We are planning an initiative that aims to positively impact on our constituency.

At least in that case, the clunk over the head of the misused verb was somewhat tempered by the frill of a long-syllable adverb.

And then my sister, who I adore and who can do no wrong in my eyes, and who works in the high levels of city government administration, began using it. So it was clear that it had inserted itself into the workaday vernacular:

       The closing of that agency has impacted the surrounding area.

No tempering modifiers here. By 2008 (my sister was promoted once again, deservedly so; our mother was no longer, undeservedly so), media behemoth CNN had come up with this snazzy T-shirt for A. Cooper: Impact Your World.

       I could hear my mother grumbling up in the sky. Low but persistent thunder. The thunder only a high school valedictorian can make.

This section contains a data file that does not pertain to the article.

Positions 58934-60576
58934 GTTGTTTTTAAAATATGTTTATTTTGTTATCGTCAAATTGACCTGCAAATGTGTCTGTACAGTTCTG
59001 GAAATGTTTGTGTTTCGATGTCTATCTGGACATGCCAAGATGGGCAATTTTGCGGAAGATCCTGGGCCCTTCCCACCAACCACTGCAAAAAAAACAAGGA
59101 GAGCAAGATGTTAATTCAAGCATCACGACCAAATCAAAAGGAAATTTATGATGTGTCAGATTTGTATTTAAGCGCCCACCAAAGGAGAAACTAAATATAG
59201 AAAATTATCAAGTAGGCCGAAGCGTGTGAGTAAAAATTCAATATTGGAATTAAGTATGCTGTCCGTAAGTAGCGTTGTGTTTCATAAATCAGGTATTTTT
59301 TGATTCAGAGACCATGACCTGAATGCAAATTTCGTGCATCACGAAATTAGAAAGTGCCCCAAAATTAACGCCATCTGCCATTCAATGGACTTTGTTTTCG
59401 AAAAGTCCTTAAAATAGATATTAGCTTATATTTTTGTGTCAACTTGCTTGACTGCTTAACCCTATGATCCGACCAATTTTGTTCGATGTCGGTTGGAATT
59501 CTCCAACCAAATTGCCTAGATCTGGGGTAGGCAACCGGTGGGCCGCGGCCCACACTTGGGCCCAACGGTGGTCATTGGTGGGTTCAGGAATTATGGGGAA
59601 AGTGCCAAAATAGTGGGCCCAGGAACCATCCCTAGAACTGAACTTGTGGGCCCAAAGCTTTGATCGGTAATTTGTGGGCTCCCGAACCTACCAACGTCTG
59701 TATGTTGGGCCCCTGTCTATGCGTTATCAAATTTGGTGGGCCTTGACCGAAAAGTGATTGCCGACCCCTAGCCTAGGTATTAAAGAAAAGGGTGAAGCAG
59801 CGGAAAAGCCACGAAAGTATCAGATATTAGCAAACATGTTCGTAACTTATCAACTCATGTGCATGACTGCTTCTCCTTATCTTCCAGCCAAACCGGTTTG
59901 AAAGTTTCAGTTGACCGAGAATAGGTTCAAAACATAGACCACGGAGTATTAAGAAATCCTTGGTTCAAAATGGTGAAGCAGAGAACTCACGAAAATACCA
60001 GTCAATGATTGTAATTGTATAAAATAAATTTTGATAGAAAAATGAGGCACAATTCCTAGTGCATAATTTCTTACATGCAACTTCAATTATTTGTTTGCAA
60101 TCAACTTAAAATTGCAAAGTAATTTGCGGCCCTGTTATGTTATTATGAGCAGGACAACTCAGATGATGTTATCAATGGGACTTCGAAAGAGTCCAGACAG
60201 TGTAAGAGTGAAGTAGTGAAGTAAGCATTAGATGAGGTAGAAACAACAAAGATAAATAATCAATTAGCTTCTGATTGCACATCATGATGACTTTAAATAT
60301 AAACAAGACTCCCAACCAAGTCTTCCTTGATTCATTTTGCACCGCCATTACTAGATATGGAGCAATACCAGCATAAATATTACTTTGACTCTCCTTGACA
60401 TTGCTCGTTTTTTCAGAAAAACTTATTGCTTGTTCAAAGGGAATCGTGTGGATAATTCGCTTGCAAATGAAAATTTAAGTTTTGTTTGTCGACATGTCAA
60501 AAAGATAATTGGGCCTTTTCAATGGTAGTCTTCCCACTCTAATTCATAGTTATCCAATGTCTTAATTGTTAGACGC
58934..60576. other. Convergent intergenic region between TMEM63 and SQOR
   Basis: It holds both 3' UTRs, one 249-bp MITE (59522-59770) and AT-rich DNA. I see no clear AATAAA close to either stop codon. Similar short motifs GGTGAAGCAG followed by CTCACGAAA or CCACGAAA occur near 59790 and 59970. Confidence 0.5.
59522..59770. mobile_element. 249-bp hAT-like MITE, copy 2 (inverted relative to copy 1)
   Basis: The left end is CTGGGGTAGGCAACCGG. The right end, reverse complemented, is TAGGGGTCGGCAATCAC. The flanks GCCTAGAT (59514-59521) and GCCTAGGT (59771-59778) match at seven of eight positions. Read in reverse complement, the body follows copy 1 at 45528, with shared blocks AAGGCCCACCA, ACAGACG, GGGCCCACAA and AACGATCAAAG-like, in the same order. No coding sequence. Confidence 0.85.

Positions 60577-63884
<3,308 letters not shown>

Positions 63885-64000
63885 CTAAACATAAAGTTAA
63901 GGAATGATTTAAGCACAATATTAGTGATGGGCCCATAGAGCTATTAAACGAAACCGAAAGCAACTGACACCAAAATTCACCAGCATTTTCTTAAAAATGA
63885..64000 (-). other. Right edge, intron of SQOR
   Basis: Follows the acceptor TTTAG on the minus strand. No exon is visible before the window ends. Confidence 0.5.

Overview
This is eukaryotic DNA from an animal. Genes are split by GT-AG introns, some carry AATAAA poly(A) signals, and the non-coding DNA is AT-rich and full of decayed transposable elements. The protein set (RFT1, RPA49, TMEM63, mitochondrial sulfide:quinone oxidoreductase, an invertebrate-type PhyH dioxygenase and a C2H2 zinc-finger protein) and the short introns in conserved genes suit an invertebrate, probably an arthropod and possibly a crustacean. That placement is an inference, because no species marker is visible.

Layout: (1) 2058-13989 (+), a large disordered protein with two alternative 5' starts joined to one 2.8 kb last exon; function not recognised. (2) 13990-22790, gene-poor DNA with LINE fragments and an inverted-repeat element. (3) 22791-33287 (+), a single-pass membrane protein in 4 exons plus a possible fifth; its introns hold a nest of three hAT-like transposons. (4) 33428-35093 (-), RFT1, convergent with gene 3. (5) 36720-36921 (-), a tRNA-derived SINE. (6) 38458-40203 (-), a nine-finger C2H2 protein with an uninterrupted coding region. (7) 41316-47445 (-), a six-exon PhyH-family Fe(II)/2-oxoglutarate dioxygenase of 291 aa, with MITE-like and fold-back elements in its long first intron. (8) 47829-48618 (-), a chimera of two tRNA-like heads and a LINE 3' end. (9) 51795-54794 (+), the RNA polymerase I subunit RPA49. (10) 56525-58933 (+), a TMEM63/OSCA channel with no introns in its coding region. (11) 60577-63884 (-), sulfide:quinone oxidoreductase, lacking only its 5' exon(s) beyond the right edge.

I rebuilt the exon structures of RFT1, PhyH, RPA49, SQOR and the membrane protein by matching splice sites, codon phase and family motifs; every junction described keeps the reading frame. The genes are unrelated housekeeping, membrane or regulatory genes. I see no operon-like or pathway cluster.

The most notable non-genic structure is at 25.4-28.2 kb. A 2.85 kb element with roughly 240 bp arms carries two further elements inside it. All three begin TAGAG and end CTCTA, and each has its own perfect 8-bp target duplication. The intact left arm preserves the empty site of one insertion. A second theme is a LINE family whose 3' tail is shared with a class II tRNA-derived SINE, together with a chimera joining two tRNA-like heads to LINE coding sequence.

I hadn't remembered it was 2008 until googling (a later topic) "impact as a verb." I found Grammarsnot.

The Chicago Manual of Style (which I've often used for editing books, as it has tends to have a good impact on many a nonfiction manuscript and authors can't always argue it away) has a section for impact under Good Usage vs. Common Usage. When I renew my subscription, I'll troll through it. But posted within the second edition of Common Errors of English Usage, I found this entry:

You risk offending more people by using "impact" as a verb than you will by substituting more traditional words like "affect" or "influence."